Long-Term Results at 10 Years of Pouch Resizing for Roux-en-Y Gastric Bypass Failure

Nutrients. 2022 Sep 28;14(19):4035. doi: 10.3390/nu14194035.

Abstract

Background: Roux-en-Y gastric bypass (RYGB) is currently one of the most performed bariatric procedures and it is associated with rapid weight loss. However, weight loss failure and weight regain after RYGB occurs in approximately 30% and 3-5% of patients, respectively, and represent a serious issue. RYGB pouch resizing is a surgical option that may be offered to selected patients with RYGB failure. The aim of this study is to assess long-term results of pouch resizing for RYGB failure.

Materials and methods: From February 2009 to November 2011, 20 consecutive patients underwent gastric pouch resizing for RYGB failure in our tertiary bariatric center. The primary outcome was the rate of failure (%EWL < 50% with at least one metabolic comorbidity) after at least 10 years from pouch resizing. Gastroesophageal Reflux Disease (GERD) was also assessed.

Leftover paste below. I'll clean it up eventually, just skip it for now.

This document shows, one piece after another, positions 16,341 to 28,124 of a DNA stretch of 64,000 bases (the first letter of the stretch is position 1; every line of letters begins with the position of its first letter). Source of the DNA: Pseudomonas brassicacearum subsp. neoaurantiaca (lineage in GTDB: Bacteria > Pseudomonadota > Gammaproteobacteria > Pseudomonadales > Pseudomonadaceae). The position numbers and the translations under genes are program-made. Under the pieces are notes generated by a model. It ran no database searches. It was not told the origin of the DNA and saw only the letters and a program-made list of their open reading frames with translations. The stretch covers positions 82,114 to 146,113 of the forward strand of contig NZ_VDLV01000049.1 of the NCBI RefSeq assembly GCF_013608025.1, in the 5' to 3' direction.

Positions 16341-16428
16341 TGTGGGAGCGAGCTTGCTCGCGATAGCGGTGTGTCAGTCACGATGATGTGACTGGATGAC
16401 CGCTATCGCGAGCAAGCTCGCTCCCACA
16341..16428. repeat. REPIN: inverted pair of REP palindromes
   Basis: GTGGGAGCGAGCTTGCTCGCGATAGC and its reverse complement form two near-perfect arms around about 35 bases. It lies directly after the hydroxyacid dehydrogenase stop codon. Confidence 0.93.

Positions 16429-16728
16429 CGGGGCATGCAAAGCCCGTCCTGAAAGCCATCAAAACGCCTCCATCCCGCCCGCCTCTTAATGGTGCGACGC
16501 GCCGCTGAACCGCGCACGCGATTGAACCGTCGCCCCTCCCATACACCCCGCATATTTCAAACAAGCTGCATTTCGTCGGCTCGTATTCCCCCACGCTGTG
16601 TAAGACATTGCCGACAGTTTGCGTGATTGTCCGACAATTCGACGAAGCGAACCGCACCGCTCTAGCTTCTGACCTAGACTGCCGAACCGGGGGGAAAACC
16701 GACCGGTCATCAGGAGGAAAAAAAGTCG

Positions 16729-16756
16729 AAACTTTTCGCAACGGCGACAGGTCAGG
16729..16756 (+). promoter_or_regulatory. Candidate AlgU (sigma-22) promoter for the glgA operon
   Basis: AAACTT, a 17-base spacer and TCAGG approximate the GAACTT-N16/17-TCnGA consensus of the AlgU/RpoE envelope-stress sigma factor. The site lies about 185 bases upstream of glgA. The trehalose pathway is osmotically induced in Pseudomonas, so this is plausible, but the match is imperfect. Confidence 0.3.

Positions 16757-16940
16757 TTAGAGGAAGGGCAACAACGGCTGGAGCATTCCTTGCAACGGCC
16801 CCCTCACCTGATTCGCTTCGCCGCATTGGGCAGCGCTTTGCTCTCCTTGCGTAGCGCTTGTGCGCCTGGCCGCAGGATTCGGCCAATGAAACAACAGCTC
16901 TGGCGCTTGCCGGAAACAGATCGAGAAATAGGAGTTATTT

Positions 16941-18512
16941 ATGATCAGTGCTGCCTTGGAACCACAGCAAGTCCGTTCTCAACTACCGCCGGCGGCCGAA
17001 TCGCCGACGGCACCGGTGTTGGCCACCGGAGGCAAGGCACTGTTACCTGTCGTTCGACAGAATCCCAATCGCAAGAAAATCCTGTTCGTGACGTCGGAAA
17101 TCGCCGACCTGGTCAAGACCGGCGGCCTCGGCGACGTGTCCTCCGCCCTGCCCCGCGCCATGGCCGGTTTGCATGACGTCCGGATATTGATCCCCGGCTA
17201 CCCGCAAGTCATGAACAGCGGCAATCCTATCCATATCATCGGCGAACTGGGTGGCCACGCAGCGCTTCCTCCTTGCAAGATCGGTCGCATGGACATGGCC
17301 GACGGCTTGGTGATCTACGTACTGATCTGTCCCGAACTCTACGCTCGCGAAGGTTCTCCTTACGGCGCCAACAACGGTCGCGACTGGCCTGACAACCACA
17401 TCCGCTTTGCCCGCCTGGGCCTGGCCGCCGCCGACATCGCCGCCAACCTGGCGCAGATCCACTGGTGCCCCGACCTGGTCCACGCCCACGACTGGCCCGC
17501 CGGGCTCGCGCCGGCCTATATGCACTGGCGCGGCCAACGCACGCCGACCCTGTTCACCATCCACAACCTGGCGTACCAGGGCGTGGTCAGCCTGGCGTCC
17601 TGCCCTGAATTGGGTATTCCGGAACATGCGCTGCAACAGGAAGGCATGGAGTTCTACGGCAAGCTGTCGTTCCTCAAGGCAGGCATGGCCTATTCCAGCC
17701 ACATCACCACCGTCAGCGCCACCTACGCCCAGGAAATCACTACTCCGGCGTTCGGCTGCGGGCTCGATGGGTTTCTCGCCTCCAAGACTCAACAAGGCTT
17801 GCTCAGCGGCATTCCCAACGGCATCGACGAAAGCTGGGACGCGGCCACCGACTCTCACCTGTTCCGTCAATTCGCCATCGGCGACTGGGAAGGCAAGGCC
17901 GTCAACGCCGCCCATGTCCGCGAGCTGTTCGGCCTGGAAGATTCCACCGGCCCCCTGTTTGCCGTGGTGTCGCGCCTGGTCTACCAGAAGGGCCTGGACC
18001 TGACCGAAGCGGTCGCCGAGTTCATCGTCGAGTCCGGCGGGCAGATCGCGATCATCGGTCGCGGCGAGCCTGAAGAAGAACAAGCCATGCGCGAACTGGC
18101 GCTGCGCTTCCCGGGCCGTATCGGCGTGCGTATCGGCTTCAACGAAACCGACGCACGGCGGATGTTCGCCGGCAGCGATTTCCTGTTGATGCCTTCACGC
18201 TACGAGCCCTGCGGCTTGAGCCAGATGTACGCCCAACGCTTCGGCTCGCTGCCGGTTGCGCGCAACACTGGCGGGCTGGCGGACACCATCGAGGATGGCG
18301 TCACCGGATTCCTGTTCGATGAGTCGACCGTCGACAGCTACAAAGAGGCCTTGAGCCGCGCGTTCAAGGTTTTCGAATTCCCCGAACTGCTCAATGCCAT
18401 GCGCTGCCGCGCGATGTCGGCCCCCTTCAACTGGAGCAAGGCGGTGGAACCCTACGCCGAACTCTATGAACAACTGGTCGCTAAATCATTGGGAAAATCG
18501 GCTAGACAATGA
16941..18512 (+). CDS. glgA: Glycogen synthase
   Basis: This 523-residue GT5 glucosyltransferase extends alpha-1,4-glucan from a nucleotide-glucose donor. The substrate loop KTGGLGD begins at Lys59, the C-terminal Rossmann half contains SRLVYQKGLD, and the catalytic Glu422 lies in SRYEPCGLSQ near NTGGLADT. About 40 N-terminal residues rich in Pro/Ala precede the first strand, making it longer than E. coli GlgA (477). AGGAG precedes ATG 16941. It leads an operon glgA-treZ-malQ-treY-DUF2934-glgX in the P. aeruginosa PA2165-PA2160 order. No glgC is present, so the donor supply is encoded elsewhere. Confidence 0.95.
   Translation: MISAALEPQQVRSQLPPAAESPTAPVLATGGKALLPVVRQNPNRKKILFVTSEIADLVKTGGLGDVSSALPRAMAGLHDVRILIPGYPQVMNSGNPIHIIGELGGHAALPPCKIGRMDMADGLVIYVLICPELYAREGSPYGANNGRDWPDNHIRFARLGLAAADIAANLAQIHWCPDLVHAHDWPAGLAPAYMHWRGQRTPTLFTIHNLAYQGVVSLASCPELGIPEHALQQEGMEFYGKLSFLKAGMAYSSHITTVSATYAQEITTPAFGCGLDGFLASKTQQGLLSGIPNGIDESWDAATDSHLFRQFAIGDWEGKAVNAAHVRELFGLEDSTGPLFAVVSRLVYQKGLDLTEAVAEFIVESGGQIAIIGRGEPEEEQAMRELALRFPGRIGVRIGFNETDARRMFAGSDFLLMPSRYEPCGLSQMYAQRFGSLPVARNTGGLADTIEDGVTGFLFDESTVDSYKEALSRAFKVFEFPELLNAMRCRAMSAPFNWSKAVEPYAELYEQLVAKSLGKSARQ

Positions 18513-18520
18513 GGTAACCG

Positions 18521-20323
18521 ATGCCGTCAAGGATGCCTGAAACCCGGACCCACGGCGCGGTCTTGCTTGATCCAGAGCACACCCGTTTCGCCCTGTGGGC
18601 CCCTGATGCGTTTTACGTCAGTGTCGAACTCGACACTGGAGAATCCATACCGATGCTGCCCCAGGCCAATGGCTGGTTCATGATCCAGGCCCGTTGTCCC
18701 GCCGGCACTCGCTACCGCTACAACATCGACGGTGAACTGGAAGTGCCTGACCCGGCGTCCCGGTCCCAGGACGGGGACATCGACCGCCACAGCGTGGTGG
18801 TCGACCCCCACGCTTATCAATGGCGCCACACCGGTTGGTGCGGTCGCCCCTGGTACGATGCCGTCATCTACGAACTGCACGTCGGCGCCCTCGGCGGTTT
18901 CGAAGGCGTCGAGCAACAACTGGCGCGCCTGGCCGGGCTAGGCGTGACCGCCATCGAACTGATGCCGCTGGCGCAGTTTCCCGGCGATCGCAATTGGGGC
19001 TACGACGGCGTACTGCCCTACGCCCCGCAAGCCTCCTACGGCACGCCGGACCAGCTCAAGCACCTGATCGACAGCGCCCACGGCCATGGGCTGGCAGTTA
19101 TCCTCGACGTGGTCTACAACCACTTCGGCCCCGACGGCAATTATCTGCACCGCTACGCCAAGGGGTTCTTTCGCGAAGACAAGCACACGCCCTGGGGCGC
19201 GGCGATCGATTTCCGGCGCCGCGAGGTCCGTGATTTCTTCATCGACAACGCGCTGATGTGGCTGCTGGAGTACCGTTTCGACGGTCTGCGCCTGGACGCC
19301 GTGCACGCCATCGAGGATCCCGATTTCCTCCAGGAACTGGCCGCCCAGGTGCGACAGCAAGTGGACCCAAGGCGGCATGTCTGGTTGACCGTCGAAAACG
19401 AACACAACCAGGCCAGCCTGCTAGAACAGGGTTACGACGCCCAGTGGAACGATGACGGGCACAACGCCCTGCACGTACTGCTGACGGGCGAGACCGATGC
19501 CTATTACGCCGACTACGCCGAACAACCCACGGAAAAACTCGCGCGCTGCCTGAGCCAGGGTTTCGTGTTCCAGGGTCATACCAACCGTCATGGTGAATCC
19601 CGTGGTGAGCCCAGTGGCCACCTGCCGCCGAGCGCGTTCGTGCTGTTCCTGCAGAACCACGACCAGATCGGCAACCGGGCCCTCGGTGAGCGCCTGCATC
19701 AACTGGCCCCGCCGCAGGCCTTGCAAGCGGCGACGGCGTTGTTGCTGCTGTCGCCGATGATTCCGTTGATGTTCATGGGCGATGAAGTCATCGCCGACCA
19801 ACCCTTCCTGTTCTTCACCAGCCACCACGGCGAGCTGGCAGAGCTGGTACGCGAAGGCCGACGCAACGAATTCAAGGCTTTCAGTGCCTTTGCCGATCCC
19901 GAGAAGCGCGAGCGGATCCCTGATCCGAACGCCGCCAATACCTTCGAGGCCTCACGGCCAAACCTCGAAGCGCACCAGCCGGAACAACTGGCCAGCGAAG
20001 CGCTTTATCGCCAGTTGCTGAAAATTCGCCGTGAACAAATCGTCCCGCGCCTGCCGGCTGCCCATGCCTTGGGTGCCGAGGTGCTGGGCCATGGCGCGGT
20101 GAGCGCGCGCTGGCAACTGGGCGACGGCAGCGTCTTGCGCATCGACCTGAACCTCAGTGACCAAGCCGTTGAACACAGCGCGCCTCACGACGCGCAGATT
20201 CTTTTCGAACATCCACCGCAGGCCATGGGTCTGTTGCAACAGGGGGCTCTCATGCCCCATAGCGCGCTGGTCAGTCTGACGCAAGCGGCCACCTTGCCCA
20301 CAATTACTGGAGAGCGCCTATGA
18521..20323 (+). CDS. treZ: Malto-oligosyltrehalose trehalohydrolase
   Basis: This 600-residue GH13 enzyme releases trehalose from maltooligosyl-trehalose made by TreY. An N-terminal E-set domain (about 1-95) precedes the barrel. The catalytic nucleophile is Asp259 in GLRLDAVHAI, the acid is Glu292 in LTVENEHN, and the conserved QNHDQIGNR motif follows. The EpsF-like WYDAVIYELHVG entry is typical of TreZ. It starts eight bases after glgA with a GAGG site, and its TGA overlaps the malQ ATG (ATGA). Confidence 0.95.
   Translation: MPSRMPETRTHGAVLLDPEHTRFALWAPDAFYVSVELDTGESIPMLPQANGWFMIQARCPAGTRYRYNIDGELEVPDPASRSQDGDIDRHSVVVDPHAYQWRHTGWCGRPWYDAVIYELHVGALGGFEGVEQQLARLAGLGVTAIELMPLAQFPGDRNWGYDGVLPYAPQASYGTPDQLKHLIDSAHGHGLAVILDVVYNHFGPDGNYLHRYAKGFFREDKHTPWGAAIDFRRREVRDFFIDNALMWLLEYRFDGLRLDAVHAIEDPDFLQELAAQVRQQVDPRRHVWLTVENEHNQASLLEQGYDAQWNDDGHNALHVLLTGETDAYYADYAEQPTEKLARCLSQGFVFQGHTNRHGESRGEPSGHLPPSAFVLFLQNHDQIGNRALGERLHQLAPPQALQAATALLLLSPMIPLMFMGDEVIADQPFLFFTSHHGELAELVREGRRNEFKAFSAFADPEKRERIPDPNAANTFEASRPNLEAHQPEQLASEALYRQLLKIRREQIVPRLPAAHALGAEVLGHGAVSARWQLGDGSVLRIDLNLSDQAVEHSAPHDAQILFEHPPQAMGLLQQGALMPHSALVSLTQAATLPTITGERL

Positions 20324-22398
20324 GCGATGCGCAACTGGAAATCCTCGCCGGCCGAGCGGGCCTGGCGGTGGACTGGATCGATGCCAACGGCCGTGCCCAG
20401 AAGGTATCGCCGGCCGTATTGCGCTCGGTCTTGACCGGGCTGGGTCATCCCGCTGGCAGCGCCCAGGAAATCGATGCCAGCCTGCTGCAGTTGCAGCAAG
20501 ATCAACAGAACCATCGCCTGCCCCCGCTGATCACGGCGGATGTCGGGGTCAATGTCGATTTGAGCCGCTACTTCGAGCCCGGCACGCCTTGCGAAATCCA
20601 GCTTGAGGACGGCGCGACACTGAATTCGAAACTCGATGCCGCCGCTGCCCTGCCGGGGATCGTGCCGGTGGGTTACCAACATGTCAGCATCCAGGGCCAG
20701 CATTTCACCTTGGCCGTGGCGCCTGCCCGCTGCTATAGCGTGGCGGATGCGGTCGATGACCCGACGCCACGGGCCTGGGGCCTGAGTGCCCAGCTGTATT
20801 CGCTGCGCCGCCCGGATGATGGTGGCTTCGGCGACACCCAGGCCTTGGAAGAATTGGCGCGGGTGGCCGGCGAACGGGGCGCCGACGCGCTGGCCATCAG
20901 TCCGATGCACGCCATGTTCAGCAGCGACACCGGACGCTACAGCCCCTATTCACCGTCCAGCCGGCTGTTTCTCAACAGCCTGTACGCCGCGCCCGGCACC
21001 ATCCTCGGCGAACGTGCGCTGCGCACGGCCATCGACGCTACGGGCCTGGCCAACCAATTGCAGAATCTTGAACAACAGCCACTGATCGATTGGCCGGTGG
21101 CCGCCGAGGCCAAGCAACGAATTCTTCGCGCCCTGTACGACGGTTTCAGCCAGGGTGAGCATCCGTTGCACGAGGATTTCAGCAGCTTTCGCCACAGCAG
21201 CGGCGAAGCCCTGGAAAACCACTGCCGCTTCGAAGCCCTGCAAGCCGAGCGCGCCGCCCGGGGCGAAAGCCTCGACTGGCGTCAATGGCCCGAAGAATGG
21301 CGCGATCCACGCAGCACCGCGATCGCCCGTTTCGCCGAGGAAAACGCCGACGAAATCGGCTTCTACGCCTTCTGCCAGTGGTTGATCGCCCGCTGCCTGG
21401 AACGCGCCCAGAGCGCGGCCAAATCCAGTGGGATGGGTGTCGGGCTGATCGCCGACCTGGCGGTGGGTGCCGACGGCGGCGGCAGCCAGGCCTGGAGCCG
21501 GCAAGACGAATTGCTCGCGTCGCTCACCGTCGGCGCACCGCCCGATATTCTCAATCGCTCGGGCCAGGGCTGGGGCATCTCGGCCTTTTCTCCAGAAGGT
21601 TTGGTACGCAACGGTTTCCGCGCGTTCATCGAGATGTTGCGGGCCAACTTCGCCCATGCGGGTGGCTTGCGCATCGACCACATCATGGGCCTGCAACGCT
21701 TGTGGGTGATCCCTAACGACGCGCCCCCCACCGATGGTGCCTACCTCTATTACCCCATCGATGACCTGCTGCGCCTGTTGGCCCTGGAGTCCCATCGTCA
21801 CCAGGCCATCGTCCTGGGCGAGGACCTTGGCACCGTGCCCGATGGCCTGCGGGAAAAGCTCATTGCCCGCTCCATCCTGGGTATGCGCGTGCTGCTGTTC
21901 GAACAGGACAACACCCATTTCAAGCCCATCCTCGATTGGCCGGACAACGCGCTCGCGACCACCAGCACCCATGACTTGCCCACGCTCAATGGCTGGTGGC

Results: Twenty patients (18 women (90%)) were included and seventeen (85%) joined the study. The failure rate of pouch resizing was 47%. Mean %EWL and mean BMI were 47%, and 35.1 kg/m2, respectively. Some of the persistent co-morbidities further improved or resolved after pouch resizing. Seven patients (41%) presented GERD requiring daily PPI with a significantly lower GERD-HQRL questionnaire score after pouch resizing (p < 0.001).

Conclusion: Pouch resizing after RYGB results in a failure rate of 47% at the 10-year follow-up while the resolution of comorbidities is maintained over time despite a significant weight regain.

Keywords: Roux-en-Y gastric bypass; gastric pouch resizing; weight loss failure; weight regain.

MeSH terms

  • Female
  • Gastric Bypass* / methods
  • Gastroesophageal Reflux* / etiology
  • Gastroesophageal Reflux* / surgery
  • Humans
  • Laparoscopy* / methods
  • Obesity, Morbid* / surgery
  • Retrospective Studies
  • Treatment Outcome
  • Weight Gain
  • Weight Loss

Grant support

This research received no external funding.